# If $\operatorname{rank}\left( \begin{bmatrix} A &B \\ C &D \end{bmatrix}\right)=n$ prove that $\det(AD)=\det(BC)$ [closed]

Let $A,\ B,\ C,\ D \in \mathcal{M}_n(\mathbb{C})$. If $\operatorname{rank}\left( \begin{bmatrix} A &B \\ C &D \end{bmatrix}\right)=n$, prove that $\det(AD)=\det(BC)$.

## closed as off-topic by Najib Idrissi, Mark Fantini, Davide Giraudo, Ali Caglayan, Alice RyhlJan 24 '15 at 13:12

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Assume first that the first $n$ columns are independent. Then the last $n$ columns are linear combinations of the first $n$. Therefore we have the equality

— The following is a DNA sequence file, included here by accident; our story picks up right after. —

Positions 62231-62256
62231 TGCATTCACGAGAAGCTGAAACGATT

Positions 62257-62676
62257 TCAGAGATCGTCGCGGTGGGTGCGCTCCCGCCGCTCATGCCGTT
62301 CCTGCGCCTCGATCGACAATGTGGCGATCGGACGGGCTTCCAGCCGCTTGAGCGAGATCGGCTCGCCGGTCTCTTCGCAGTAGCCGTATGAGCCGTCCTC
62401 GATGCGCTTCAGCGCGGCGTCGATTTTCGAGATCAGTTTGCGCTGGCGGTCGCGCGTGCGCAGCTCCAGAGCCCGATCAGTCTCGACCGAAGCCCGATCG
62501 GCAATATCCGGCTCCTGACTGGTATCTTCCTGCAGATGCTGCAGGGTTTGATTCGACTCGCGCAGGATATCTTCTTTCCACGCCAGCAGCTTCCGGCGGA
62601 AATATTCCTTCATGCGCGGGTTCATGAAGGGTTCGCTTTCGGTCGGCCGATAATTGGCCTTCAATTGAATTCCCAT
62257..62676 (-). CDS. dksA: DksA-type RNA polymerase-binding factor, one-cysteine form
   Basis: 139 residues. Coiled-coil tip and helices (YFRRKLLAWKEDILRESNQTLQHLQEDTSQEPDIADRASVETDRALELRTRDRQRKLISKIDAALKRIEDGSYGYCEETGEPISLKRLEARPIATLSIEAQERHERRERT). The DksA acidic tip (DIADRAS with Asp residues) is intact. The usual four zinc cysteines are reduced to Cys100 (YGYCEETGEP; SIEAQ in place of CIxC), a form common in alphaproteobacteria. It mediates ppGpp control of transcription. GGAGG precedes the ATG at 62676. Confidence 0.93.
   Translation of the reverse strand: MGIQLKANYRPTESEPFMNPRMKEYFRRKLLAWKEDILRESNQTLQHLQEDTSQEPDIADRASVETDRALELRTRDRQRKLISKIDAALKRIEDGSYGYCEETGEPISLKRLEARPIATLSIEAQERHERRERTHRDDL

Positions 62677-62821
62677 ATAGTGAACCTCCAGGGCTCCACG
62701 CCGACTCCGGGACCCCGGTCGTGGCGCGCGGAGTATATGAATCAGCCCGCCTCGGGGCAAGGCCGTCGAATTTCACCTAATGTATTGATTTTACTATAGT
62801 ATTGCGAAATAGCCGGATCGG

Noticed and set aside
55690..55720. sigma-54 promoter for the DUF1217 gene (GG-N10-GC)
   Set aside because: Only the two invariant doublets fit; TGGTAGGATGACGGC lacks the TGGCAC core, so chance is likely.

$$\begin{bmatrix} A \\ C \end{bmatrix} \cdot V = \begin{bmatrix} B \\ D \end{bmatrix}$$

so we're done.

Now, if the first $n$ columns are not linearly independent, both sides are $0$.

Obs: to understand what $V$ is: the first column of $V$ consists of the coefficients in the writing of the first column of $\begin{bmatrix} B \\ D \end{bmatrix}$ as a linear combination of the columns of $\begin{bmatrix} A \\ C \end{bmatrix}$.

• Can you elaborate on what is $V$ ? – James S. Cook Jan 16 '15 at 1:06
• @JamesS.Cook: note that $AV=B$ and $CV=D$ then compute $\det(AD)=\det(ACV)$ and $\det(BC)=\det(AVC)$ – robjohn Jan 16 '15 at 1:10
• @James S. Cook: Just did, good call. – Orest Bucicovschi Jan 16 '15 at 1:10
• @robjohn thanks. I should have seen this, that said, his answer is improved by your comment. – James S. Cook Jan 16 '15 at 2:39